And that brings me to Ruby. We still don’t know what her game is. We still don’t know her goal. She told Dean that, unlike most demons, she remembers how it felt to be human – but she’s still a demon. We know she professes to want Sam to be tough and ruthless, to be able to fight the war on his own, without Dean – but we don’t know what she wants  him to fight for, what she wants the outcome of the war to be. Not really. She said she’s been betting on Sam as her horse in the race – shades of the Yellow-Eyed Demon in that attitude – but we don’t know the prize she’s trying to win by riding him. She said she was willing to die in order to save his life, but since it never came to that, we don’t know it for the truth. I would submit, however, that everything we’ve seen suggests that following her lead would be a bad idea, especially for Sam.


Even when Ruby was human, her moral compass was obviously unreliable. All that we know about her is that she became a witch of the old school, black magic variety, who traded her soul to a demon for power. Maybe there was a noble reason for her to have done it, something similar to Dean having sold his soul for his brother’s life, but we don’t know that and have no reason to assume it. And now, there’s no disputing that she’s a demon. As such, she’s in no position to offer moral or ethical advice. Demons may have been human once, but they aren’t any more. Following a demon’s advice seems a fast road to becoming a demon yourself. It’s certainly not going to make you a better human.


Ruby seems bound and determined to force Sam to become a ruthless warrior, and to consider that a good thing. I don’t, Dean doesn’t, and neither should Sam. All last season, after having learned that the Demon had plans for him, Sam was afraid of his purported “destiny,” of possibly becoming something evil, something other than himself. With the Demon dead, he seems to be assuming that his “destiny” is moot, trusting that his psychic abilities are gone and that the Demon’s plans have been negated. At the same time, his determination to save Dean from his soul-selling deal has led him to justify becoming harder and colder, becoming faster to judge and act, and we’ve seen him sliding by inches down the slippery slope toward Ruby’s ruthless, lonely vision. That frightens me. In last week’s episode, Mystery Spot, we and Sam saw where that could lead – to Sam becoming a mechanical terminator as ruthless and inhuman as any demon.


And Ruby seems to want that. More, Ruby seems dead-set on achieving it. The depth and heat of her rage at his refusal to follow her lead makes me wonder. What would Ruby do, to take him there? How much of what happened at that police station, happened by Ruby’s design? Who slit the throats of the cops who were outside on guard, who all died so swiftly that none of them were able to raise the alarm, and who all died before the big demon army arrived? Who do we know, who carries a knife and uses it without hesitation? Was all of that a setup, intended to force Sam to take a decisive step away from his humanity by putting him in the way of overwhelming odds, and prompting him to accept a mathematical argument in favor of an immoral, soul-destroying choice? If they’d had the Colt, that easy demon-killer, how many innocent, possessed people would Ruby have convinced Sam to kill in the battle, without looking for alternative strategies? When it came down to the spell idea, killing one willing person in cold blood to save thirty more innocent souls sounded almost like a reasonable balance. The needs of the many outweighing the needs of the few, or the one. Serving the greater good. Making the hard choice.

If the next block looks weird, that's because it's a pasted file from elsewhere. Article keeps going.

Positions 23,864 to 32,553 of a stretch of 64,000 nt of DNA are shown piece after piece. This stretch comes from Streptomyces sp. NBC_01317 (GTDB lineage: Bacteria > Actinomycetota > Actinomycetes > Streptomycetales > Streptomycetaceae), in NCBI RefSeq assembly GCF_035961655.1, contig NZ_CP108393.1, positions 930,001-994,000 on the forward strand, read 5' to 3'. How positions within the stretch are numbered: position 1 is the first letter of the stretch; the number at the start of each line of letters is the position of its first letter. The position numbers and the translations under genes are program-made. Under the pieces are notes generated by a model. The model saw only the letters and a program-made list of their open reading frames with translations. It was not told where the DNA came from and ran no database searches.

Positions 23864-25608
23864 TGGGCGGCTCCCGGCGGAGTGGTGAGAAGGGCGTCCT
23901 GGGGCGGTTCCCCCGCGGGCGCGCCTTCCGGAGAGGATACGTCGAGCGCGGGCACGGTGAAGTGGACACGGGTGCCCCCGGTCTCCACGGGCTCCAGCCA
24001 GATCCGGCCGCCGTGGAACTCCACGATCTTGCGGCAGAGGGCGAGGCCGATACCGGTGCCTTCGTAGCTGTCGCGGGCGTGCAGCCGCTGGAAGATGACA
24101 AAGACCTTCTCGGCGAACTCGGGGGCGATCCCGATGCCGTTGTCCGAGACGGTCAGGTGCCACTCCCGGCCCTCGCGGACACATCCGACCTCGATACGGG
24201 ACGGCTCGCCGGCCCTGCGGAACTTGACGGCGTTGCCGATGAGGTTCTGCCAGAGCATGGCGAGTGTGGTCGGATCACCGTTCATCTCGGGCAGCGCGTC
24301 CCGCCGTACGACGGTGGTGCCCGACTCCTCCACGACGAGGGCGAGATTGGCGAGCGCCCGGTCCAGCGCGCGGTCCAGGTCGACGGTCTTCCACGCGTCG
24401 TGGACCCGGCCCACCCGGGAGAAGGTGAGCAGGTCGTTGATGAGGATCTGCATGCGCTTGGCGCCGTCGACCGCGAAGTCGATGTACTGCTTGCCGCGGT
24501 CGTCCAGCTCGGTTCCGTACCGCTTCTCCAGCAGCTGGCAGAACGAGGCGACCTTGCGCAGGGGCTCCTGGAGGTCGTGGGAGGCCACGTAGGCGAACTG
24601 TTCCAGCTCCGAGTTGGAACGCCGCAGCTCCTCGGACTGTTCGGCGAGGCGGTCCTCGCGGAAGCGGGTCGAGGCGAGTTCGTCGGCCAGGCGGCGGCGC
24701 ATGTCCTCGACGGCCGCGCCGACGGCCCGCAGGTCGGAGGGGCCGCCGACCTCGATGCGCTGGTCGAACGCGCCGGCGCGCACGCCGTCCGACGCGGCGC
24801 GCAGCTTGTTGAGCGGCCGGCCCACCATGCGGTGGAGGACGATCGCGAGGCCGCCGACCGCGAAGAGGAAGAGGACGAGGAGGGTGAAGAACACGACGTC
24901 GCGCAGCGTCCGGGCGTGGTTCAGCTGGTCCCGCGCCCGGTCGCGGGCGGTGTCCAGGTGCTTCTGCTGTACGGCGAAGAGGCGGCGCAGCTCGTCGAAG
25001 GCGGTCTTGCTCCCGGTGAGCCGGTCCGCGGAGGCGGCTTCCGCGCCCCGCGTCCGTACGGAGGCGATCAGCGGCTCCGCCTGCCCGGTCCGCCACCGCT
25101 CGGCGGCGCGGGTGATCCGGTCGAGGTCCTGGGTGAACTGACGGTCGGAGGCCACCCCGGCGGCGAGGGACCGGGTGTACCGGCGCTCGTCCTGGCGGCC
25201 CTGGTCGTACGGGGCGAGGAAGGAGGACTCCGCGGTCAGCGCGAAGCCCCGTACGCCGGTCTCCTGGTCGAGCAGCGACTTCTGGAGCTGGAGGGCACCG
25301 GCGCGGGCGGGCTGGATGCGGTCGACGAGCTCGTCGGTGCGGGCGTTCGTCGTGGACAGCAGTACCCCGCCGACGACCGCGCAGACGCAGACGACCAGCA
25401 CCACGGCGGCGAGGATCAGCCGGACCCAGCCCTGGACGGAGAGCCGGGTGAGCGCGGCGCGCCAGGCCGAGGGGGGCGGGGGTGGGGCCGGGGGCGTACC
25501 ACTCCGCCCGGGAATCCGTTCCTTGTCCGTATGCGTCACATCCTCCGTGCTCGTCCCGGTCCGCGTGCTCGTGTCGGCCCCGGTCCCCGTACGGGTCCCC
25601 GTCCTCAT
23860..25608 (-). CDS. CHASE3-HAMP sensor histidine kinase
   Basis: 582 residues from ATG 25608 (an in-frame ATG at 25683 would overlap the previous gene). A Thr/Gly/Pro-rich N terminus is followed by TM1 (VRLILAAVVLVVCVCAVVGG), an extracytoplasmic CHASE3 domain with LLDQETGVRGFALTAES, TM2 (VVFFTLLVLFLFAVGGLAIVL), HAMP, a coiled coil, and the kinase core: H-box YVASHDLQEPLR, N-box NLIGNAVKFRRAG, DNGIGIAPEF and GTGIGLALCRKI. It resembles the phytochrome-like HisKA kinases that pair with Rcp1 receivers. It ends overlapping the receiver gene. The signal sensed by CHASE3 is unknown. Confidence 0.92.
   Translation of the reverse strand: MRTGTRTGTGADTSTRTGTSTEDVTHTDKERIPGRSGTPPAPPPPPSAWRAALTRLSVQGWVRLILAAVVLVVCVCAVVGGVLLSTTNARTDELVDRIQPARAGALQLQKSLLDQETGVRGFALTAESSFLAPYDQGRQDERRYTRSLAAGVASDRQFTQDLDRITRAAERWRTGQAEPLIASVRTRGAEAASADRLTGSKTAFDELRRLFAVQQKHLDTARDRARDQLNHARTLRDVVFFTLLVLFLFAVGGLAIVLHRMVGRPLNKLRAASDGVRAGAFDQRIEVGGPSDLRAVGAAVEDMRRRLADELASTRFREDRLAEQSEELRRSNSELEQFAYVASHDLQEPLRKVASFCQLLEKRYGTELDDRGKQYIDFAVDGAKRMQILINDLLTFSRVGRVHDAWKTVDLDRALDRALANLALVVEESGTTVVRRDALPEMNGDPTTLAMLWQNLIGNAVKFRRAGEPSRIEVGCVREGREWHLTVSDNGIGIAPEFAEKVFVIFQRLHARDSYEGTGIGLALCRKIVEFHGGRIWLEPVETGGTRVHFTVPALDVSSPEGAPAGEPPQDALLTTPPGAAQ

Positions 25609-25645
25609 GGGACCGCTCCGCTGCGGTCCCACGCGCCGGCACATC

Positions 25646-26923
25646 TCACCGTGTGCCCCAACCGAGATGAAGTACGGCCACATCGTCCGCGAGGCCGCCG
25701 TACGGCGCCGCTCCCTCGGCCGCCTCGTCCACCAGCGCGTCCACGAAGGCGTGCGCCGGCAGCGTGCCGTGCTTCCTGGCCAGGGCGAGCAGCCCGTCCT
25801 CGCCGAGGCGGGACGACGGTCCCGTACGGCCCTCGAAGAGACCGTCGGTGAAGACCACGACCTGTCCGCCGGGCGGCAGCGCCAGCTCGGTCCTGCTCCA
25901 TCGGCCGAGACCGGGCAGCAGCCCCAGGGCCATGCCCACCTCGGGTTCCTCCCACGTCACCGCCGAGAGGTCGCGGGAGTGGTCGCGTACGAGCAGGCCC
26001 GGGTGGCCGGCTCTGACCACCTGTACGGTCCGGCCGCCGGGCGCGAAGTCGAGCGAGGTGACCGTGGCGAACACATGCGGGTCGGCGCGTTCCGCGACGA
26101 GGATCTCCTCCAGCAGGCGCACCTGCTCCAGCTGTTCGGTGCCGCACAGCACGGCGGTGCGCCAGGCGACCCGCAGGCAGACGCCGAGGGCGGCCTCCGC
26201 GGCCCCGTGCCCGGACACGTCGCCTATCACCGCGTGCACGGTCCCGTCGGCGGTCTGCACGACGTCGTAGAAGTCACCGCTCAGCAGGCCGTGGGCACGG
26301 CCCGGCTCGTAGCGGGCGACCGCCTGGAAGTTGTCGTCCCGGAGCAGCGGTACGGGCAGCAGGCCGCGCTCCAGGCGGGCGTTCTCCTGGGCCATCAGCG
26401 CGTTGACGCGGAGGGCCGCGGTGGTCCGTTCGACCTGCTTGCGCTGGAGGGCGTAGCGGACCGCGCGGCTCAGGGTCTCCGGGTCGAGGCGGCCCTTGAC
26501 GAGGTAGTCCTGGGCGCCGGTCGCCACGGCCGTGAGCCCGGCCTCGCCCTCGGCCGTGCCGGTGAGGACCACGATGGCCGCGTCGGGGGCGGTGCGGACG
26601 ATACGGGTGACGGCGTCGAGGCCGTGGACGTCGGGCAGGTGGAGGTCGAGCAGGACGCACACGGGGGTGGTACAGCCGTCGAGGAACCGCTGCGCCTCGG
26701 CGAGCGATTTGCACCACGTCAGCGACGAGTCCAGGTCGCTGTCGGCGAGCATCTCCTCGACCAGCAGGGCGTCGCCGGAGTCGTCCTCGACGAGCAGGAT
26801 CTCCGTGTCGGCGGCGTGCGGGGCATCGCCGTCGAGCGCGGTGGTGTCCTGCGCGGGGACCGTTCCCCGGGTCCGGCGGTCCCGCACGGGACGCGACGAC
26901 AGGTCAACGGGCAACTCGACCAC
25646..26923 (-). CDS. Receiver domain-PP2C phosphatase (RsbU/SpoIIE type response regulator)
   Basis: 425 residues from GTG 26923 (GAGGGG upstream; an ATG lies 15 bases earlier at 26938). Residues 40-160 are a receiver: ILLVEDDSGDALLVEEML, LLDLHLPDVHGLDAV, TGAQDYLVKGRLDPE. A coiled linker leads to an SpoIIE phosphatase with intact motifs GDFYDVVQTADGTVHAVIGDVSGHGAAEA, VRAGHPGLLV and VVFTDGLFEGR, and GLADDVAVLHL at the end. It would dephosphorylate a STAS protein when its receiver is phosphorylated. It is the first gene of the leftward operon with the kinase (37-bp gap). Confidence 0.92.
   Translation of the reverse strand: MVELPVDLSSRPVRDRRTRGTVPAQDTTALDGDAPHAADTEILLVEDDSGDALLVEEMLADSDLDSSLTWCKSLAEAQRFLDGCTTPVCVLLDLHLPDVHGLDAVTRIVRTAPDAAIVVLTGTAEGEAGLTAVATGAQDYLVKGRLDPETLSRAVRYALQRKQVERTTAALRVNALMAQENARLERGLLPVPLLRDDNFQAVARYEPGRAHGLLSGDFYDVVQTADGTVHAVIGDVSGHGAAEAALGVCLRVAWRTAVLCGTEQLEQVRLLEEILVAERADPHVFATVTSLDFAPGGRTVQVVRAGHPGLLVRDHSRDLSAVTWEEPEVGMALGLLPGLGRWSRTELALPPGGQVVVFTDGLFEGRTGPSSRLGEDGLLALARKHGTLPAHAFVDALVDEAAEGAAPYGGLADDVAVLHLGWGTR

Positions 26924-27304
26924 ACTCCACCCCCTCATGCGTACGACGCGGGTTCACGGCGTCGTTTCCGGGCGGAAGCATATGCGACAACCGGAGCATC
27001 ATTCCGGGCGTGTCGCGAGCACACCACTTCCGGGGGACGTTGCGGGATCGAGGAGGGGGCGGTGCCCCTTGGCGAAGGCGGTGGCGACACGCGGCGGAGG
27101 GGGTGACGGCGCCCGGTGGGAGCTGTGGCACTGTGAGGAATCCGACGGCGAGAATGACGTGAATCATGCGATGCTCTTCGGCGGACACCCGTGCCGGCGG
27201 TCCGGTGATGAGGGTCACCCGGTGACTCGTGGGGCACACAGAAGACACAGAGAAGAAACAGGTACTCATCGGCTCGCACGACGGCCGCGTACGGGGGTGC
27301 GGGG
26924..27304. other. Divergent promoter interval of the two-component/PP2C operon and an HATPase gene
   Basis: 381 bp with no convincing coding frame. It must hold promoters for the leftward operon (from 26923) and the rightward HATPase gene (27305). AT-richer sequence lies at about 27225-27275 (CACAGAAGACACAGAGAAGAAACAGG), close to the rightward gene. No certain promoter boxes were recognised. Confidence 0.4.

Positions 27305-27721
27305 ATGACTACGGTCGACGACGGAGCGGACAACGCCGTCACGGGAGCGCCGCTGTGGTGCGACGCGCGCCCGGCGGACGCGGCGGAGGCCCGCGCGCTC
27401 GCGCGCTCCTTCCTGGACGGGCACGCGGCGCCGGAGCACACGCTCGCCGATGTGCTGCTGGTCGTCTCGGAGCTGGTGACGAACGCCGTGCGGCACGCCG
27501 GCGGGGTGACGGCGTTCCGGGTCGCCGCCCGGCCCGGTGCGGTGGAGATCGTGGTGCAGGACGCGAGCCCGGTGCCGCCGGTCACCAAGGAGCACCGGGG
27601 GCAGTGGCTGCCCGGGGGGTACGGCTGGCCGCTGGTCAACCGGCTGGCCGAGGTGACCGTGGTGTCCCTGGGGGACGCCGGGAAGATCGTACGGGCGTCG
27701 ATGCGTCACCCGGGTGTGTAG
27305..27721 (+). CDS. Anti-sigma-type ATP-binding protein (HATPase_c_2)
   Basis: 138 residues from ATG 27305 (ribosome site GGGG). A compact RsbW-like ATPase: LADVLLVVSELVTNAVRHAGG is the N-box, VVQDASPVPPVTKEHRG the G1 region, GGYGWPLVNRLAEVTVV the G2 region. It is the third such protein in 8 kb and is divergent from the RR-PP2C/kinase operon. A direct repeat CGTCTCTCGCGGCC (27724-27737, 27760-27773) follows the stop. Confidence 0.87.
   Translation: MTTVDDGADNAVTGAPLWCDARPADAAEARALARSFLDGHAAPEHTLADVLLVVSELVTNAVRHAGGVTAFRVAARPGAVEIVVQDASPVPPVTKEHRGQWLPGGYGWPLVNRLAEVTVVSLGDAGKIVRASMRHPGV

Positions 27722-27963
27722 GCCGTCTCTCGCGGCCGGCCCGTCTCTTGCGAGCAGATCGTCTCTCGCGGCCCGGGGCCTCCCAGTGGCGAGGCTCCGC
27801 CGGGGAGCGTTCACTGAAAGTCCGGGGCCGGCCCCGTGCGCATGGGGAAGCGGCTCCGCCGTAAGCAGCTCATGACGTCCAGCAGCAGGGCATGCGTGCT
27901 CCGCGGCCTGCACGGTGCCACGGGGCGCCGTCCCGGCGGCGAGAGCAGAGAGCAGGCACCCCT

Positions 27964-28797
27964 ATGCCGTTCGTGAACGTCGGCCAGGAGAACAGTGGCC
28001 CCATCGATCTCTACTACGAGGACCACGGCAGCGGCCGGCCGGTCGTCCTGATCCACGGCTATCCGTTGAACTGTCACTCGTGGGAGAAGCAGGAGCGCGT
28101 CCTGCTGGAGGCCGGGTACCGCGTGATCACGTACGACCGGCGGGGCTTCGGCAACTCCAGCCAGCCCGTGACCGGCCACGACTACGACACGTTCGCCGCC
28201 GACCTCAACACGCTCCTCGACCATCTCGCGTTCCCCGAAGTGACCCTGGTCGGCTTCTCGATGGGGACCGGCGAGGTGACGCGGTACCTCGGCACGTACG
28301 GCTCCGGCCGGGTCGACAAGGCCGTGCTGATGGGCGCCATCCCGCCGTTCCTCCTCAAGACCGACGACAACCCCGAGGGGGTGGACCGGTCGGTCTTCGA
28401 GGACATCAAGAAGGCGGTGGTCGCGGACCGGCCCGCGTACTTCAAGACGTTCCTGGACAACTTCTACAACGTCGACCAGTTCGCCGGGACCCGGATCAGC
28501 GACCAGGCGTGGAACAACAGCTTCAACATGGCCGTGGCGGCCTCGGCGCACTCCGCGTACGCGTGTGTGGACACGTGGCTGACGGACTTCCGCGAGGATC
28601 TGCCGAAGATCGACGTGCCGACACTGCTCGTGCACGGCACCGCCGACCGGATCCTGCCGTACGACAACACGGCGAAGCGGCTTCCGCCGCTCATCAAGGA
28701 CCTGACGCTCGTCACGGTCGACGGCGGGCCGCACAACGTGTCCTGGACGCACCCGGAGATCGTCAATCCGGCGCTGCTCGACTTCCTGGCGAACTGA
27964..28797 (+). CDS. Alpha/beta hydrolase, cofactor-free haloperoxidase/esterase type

And ceasing to be human, and true to themselves.


And this is where the philosophical holes in Ruby’s argument come in. She professed an accountant’s view of morality, of ethics – that the determinant of moral choice is how many lives you save, and that how you save them doesn’t matter, if you’re saving more than you take. Further, she professed that no moral code matters in war – that the only thing to do is to fight no-holds-barred until your enemies are dead and you win.


I would submit that all of that is wrong.


Moral and ethical choice lie with each of us. That our enemies may have no moral code does not absolve us of the need and duty to remain true to our own. If we abandon our code because it is inconvenient, because it is painful, or because it is costly, then we abandon ourselves. And it can’t be reduced to a simple numbers game, to some arbitrary ledger and balance sheet of lives saved and lives lost. What we choose to do, and how and why we do it, matter. Between them, Dean and Henriksen both said it: We do have choices. We don’t sacrifice people. We do that, we’re no better than them. Your choice is not a choice. That doesn’t mean that we throw away the rulebook and stop acting like humans! If that’s how you win wars, then I don’t wanna win. There are times when the price of physical survival is spiritual suicide, and that price is too high to pay; just ask Dean. Yet that’s exactly the price I see Ruby demanding from Sam.


The unacceptability of the equation wasn’t offset by Nancy’s willingness to be sacrificed, either. Yes, soldiers in wartime may choose to sacrifice themselves in an attempt to take out a stronghold of the other side, and in so doing save others of their comrades, and we call that noble. I would submit, however, that it’s something entirely different to agree to the deliberate murder of one of your own, and someone who’s an innocent, not a soldier for the cause, in order to use her death to kill your foes. The choice to kill your own for tactical advantage is abhorrent.